Activities, Activities and More Activities: The Best “10” for Common App & How to Effectively Express Them

When I work with students on filling out the “Activities” section on Common App (and on Coalition – which asks for eight activities rather than ten), many times I am met with a range of concerns and uncertainty as to what should be included, what shouldn’t, and how to effectively describe each activity. Based upon my years of experience in commenting upon, editing, and actually meeting with college-bound students to generate the best list possible that highlights their strengths, talents, participation, and commitment, I have come up with some helpful advice to make the process more efficient and successful.

1.First of all, an undergraduate personal statement is not the place for a resume or an activity-list style composition. It is a place to express a personal narrative that reflects growth, self-awareness, and perspective based upon a meaningful life event/experience.

2. Therefore, the “Activities” section is where students have the chance to highlight all of their academic, extracurricular, sports, and career-driven achievements.

3. Students should approach the “Activities” section with some thoughtful preparation beforehand. It can be daunting to go directly onto Common App, add “10 activities” which asks for title, position, organization (if known) followed by a description that asks for 150 characters (which is about 25 words) followed by questions pertaining to grade level participation and activity frequency. Therefore, students should create an Excel spreadsheet or spreadsheet on Google docs to gather their thoughts.

4. The spreadsheet should include columns that list the following information:

  • Activity type (academic, sports, community service, research, etc.)
  • Activity title (including position held/organization)
  • Activity description (a brief description that states responsibilities, leadership roles, what is/was accomplished, prizes won, etc.)
  • Participation grade level (9-12)
  • Hours spent per week (one whole hour – no explanations are allowed)
  • Weeks spent per year (same as above)
  • Possible college participation in the activity or one that is similar (a simple yes or no answer is needed)

5. SO, what types of activities are important? Those relating to research, leadership roles, academic competitions, career-related pursuits, internships, work related experiences, science/math achievements, performing arts, sports (especially at the JV/Varsity levels), participation in school clubs, and community service. IF a student feels that they can’t reach “10” of the above activities, then they can think about travel, family responsibilities, independent studies, hobbies/interests, and school spirit.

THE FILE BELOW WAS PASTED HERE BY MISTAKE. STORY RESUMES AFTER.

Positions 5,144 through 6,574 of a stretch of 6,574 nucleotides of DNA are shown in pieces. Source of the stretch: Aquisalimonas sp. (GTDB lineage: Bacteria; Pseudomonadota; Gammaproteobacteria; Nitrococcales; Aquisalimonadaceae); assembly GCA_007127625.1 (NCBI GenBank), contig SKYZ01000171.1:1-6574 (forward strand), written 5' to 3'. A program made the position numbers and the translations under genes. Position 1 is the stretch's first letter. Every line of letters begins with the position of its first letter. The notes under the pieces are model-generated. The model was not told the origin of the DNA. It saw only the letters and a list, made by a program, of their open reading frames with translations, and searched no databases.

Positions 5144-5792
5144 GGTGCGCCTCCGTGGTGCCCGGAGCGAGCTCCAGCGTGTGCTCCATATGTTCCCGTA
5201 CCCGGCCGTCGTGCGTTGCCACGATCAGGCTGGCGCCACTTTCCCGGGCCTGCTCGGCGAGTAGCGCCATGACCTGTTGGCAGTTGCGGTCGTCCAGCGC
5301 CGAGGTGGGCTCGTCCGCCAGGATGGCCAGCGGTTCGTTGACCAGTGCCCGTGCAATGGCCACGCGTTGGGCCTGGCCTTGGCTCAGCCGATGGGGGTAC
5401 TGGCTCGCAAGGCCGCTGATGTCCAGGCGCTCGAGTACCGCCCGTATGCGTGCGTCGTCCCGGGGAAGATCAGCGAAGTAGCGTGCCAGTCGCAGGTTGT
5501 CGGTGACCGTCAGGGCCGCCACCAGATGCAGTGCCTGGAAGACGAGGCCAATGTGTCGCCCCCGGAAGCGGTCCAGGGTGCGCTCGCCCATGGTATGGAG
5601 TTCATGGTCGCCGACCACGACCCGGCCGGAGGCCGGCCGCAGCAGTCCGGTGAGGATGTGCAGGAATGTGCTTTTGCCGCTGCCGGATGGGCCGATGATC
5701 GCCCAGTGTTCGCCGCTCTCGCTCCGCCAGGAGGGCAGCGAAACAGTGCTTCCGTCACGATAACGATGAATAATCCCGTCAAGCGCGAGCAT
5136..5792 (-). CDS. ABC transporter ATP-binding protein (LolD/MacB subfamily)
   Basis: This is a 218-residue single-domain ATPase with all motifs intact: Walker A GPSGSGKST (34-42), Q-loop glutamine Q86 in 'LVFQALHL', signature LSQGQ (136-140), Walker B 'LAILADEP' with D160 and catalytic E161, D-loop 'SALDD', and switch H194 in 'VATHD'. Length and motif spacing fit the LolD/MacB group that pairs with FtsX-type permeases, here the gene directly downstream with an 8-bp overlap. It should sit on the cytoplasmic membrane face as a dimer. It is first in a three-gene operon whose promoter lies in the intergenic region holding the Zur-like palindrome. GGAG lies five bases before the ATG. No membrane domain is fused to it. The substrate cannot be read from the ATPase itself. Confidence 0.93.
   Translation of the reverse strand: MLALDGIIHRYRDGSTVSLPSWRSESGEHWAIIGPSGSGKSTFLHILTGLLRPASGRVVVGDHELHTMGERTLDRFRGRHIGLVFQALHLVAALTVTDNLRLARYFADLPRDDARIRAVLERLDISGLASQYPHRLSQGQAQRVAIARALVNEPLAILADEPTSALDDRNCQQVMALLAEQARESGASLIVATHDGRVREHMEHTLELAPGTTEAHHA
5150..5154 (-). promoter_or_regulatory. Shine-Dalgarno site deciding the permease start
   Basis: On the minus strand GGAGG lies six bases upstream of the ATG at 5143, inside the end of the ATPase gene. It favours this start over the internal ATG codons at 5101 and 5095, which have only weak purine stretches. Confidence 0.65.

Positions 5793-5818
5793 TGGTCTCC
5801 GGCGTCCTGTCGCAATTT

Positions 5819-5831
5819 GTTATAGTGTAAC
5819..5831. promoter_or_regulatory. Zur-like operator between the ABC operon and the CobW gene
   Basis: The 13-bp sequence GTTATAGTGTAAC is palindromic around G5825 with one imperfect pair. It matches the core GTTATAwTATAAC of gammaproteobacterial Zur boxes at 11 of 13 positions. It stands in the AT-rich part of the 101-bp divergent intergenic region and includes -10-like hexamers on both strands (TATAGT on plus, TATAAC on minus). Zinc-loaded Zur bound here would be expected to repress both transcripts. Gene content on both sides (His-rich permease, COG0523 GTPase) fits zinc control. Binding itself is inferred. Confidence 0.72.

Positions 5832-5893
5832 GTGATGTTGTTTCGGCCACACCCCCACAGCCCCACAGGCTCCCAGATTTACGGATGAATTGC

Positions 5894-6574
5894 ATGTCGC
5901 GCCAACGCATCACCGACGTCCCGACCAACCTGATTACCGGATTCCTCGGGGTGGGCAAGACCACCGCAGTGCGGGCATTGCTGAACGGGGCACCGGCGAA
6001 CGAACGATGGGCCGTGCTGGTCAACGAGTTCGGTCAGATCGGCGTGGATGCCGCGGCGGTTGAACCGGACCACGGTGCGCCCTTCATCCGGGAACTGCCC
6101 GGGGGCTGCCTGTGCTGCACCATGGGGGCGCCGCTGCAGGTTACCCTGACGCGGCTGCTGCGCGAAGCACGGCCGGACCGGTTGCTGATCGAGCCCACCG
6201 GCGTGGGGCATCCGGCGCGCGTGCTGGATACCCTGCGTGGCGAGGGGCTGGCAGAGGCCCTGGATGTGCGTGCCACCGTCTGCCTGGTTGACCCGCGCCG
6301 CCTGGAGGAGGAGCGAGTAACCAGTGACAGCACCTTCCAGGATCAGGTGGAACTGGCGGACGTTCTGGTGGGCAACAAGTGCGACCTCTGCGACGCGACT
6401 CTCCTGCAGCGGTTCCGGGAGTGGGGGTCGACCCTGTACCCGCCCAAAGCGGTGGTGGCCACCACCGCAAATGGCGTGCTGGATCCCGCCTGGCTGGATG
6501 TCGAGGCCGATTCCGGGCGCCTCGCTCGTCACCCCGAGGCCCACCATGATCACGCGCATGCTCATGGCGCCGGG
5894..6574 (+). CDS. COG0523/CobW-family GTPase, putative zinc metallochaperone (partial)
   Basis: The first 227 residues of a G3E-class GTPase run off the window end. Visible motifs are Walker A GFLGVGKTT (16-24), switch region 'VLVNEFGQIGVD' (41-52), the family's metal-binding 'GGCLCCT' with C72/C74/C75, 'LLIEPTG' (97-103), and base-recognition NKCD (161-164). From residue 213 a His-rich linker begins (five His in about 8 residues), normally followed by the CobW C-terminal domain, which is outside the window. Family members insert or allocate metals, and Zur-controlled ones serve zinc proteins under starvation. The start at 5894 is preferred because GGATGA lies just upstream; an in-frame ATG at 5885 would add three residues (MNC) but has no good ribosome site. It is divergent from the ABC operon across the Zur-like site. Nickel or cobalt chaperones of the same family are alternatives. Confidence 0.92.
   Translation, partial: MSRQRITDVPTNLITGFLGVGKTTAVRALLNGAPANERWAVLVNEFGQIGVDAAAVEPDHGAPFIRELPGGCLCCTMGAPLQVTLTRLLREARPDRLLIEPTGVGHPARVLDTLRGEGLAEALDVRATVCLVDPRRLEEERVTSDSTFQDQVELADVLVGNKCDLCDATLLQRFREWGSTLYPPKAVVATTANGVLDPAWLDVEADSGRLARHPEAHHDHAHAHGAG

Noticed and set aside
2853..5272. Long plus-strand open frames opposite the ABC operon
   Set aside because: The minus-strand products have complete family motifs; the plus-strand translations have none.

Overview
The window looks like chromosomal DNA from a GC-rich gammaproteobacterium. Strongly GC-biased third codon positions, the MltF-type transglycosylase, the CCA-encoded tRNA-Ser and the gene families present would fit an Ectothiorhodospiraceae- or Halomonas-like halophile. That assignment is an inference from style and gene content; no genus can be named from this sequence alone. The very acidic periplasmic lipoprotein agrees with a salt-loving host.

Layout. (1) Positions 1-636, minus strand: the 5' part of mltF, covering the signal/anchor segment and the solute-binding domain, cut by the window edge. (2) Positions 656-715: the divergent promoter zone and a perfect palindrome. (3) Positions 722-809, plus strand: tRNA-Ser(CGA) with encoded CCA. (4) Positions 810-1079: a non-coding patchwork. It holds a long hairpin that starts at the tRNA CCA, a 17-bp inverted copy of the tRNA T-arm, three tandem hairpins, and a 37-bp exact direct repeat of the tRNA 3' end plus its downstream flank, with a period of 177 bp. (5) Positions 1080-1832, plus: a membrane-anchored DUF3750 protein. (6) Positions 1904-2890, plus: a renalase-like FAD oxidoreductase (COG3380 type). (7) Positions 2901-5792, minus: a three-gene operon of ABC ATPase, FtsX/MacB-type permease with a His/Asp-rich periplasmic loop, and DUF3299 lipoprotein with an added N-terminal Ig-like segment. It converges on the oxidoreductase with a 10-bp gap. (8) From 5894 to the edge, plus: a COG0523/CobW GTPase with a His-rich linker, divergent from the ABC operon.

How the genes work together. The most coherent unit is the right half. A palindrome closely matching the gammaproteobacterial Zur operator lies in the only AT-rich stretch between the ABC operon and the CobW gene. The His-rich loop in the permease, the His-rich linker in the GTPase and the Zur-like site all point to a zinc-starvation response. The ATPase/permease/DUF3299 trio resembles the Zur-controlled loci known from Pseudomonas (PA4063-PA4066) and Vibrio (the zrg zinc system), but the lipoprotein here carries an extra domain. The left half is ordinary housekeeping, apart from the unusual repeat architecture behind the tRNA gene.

6. Once the spreadsheet is established, students can fill out their activities (preferably from most impressive to least impressive) – even if they come up with twenty ideas, it’s fine! Process of elimination can then follow. When it’s time to then input the information into Common App, they are more relieved and less overwhelmed when having their spreadsheet alongside of them.

7. The “Activities” section description (150 characters max) should preferably be written in third person singular (like a resume) and in the appropriate tense depending on if the activity has concluded or if it is ongoing.

8. Once all the information is entered, students should go into “preview mode” on Common App and copy and paste all the information into a Microsoft Word document for a spelling/grammar check. They should also read their activities and descriptions out loud to pick up on any strange phrasing—proofreading always matters! If anything needs to be adjusted, they should do so first in the word doc and then update the corrections on Common App.

9. Afterwards, students can use the “up and down” arrows to adjust their activities in the order of importance (the 1st being the most impressive to the 10th as being the least impressive on the list—even though indeed it is probably still important).

By: Marisa De Marco-Costanzo

Why You Need to Brainstorm at the Beach

Coauthored by Jason Vallozzi, Founder, Campus to Career Crossroads & Marisa De Marco-Costanzo, Executive Director and Co-Founder, Ivy & Quill. This blog has been re-posted from Jason Vallozzi’s blog: https://campustocareercrossroads.com/why-you-need-to-brainstorm-at-the-beach/ For further information regarding comprehensive college consulting services, please contact Jason Vallozzi directly at Campus to Career Crossroads.

As the summer beach season is in full swing, many rising seniors struggle with why they need to brainstorm at the beach about their personal statement for their college application.  Some rising seniors may even have supplemental essays to write for college admissions or honors colleges.  As the college admissions process is more competitive than ever for all students, a one draft script is not sufficient. 

The personal statement is the heart and soul of the college application.  One critical aspect of an effective personal statement is thoughtful and reflective brainstorming. It allows a student to bring forward his/her story in a unique and distinct manner.  It is so amazing to read a developed student personal statement that is not over-edited or parent influenced, allowing the student’s voice to resonate.